Music / Deep Dive
Lauryn Hill: Finding inspiration two decades on
Ms Lauryn Hill's influence runs far and wide, and to celebrate her current run of Australian shows we wanted to examine just how much of an impact she has had on the music scene.
In 2018, Ms Lauryn Hill’s debut solo album The Miseducation of Lauryn Hill celebrated it’s 20-year anniversary. Now she is in Australia celebrating its legacy, so we asked around to really find out just what impact Ms Lauryn Hill and her music have had on the music scene.
Ms Lauryn Hill is not just a musical legend – she is also a cultural and political icon, with a legacy that touches souls and inspires creativity. From her years with The Fugees to her solo work, her music will continue reaching ears and lives long into the future.
Claudia Sangiorgi Dalimore – Director, producer, filmmaker, Her Sound Her Story
“I remember hearing Lauryn Hill sing for the first time in Sister Act 2, I must have watched that movie countless times. I was 12 when The Miseducation of Lauryn Hill was released – still forming my own ideas of myself and the world around me. That would have been one of the very first and few CDs I ever saved up my own money to buy. I’m sure, like so many, I wanted to sound like her, the tone of her voice sounded so real and beautiful to me. She was this gorgeous African American women, so much style and so effortlessly cool, that felt so foreign to me. I was this daggy little girl, so naturally, I admired her in every way. The album became a heavy part of the soundtrack to my teenage years, rapping and singing along to every lyric. Lauryn is a living legend, the album is one of the most iconic stamps of ’90s music I think that touched so many of us. ”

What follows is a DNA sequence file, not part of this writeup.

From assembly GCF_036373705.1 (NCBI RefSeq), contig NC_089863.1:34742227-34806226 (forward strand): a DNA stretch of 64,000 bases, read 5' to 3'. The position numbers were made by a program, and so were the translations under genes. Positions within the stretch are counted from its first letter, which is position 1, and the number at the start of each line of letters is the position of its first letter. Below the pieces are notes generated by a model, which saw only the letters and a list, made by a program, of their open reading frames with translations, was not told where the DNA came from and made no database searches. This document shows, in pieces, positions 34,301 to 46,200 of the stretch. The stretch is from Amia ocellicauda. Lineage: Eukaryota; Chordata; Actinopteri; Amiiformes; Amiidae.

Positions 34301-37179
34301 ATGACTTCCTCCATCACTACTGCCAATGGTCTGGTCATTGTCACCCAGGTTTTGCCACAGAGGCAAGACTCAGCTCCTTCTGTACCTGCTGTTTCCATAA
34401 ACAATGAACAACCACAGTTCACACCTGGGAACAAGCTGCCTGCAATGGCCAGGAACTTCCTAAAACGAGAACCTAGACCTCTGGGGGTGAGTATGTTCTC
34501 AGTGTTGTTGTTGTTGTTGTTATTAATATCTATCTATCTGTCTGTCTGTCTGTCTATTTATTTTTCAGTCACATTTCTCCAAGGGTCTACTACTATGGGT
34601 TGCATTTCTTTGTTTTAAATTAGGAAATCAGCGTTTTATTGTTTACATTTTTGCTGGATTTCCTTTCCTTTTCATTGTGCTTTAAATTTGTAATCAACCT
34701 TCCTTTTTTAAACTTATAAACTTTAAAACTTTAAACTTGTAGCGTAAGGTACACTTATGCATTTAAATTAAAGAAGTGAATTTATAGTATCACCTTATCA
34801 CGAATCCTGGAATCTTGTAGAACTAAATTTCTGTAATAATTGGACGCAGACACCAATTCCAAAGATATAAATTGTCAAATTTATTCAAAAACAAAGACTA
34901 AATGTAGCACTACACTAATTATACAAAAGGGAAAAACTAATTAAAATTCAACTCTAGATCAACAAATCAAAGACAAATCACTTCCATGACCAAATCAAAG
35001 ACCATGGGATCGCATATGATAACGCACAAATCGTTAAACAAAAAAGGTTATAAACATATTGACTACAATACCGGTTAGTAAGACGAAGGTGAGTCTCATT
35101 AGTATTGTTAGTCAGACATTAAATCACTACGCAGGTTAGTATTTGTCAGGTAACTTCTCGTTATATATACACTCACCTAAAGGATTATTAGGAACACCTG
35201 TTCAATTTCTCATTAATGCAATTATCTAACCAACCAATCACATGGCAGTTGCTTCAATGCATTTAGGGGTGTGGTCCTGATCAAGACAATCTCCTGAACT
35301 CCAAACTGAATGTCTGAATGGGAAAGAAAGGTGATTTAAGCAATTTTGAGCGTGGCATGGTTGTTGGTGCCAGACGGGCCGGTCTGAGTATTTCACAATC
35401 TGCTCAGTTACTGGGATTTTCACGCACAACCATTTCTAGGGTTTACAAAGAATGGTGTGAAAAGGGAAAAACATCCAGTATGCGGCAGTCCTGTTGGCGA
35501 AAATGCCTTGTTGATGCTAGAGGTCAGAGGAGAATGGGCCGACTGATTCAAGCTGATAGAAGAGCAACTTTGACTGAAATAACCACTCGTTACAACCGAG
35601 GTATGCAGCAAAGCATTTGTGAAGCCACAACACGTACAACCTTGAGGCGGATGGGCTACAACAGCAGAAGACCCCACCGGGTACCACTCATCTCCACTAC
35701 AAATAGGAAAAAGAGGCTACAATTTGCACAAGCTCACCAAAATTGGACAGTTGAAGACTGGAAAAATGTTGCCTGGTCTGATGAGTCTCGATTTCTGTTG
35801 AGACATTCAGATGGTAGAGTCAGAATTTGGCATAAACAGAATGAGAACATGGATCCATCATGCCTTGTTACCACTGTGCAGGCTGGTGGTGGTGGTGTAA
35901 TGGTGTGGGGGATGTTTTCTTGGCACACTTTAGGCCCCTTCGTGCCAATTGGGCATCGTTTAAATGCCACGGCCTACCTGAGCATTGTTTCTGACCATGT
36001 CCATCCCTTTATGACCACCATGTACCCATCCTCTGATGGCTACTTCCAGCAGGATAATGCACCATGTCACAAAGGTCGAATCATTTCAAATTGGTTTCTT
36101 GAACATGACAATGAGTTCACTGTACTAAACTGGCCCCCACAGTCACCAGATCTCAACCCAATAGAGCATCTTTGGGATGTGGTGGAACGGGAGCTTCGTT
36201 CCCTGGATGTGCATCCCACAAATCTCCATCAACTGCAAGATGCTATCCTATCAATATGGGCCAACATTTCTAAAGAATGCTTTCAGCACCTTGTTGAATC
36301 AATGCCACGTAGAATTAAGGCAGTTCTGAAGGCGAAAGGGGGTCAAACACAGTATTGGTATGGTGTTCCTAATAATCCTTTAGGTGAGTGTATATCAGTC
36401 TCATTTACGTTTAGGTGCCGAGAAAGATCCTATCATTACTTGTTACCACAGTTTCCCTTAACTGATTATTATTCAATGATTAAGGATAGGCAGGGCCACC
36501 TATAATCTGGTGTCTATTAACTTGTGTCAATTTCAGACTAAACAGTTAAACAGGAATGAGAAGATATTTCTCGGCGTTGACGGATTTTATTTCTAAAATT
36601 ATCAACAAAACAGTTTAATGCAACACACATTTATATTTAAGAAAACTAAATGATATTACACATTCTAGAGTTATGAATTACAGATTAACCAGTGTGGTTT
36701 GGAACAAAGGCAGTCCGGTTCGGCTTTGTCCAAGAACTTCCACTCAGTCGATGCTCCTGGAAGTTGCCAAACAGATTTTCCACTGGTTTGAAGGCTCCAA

Ben Wright Smith – Singer-Songwriter
“When I was super young, the first rap album I was given was Fugees The Score. Actually, my brother was given it and I burnt the CD. I think it is still my favourite album of its genre, maybe in part because of its sentimentality, but there was something else. It was different to the other rap albums I’d been listening to. It felt more like an invitation to a world I didn’t know anything about. I think a huge part of that was Lauryn Hill’s voice mixed with these beats; hip hop was brand new to me at the time but the production still had this soulful, Caribbean influence that I loved. As she went on to do her solo work with Miseducation… I remember being struck again by how different it sounded to anything I had heard. The honesty in her lyrics painted pictures of the real America, one that I didn’t see on TV. This felt grounded, gritty, and real to me from the start.”
Georgia Hopkins – Blogger, it’s beautiful here
“I was 19 in 1998 – living a uni student life, and highly influenced by the music and artists around me. I was deep in an Outkast, Jay-Z, Snoop Dogg moment, and a little shocked by the murders of Tupac and The Notorious B.I.G in the years before. I had always loved the Fugees, but I didn’t really know a thing about neo-soul – what it was, or even what it sounded like. Listening to Lauryn Hill’s The Miseducation of Lauryn Hill for the first time was revolutionary for me. I was obsessed. I might not have known about neo-soul, but I knew I liked what I heard – such a perfect mix of all the styles I loved; R&B, hip hop, soul, and reggae. It was perfect. I was madly in love with a boy for the very first time, and as a result, was digging Hill’s view on life and love even more. Doo Wop (That Thing) quickly became my anthem, as did Can’t Take My Eyes Off You. Hill became a beacon for women – for love, self-worth, and self-awareness – she became my hero.”
Luke Carlino – Singer-Songwriter